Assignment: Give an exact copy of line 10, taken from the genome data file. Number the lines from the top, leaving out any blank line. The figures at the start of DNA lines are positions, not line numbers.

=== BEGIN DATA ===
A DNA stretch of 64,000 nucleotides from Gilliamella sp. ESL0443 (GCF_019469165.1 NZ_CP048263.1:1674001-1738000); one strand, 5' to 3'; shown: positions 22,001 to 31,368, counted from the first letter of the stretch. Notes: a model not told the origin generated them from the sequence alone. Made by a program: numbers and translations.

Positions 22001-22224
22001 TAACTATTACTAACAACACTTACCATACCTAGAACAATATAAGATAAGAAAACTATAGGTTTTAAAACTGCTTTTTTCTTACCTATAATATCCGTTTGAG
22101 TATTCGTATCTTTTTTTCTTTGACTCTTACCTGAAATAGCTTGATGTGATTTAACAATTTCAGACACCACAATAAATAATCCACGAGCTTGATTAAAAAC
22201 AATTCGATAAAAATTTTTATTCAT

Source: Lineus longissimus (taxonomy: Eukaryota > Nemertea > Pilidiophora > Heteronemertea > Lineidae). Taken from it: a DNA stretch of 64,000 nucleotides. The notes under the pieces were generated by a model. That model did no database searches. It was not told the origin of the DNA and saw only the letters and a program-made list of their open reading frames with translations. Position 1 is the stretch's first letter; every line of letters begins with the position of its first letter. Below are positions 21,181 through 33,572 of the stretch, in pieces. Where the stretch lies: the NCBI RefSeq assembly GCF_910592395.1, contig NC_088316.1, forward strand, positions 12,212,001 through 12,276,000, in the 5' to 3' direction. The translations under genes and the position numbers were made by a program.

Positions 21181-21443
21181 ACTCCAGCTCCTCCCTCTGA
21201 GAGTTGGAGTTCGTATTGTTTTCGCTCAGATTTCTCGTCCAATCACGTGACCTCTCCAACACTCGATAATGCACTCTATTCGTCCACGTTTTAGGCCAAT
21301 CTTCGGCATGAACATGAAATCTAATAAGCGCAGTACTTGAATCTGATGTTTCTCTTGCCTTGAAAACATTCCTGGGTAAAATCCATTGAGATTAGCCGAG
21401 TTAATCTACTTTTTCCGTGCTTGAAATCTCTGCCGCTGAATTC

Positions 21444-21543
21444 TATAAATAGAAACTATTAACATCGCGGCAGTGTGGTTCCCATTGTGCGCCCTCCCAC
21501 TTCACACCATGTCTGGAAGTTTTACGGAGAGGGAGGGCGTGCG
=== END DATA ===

21301 CTTCGGCATGAACATGAAATCTAATAAGCGCAGTACTTGAATCTGATGTTTCTCTTGCCTTGAAAACATTCCTGGGTAAAATCCATTGAGATTAGCCGAG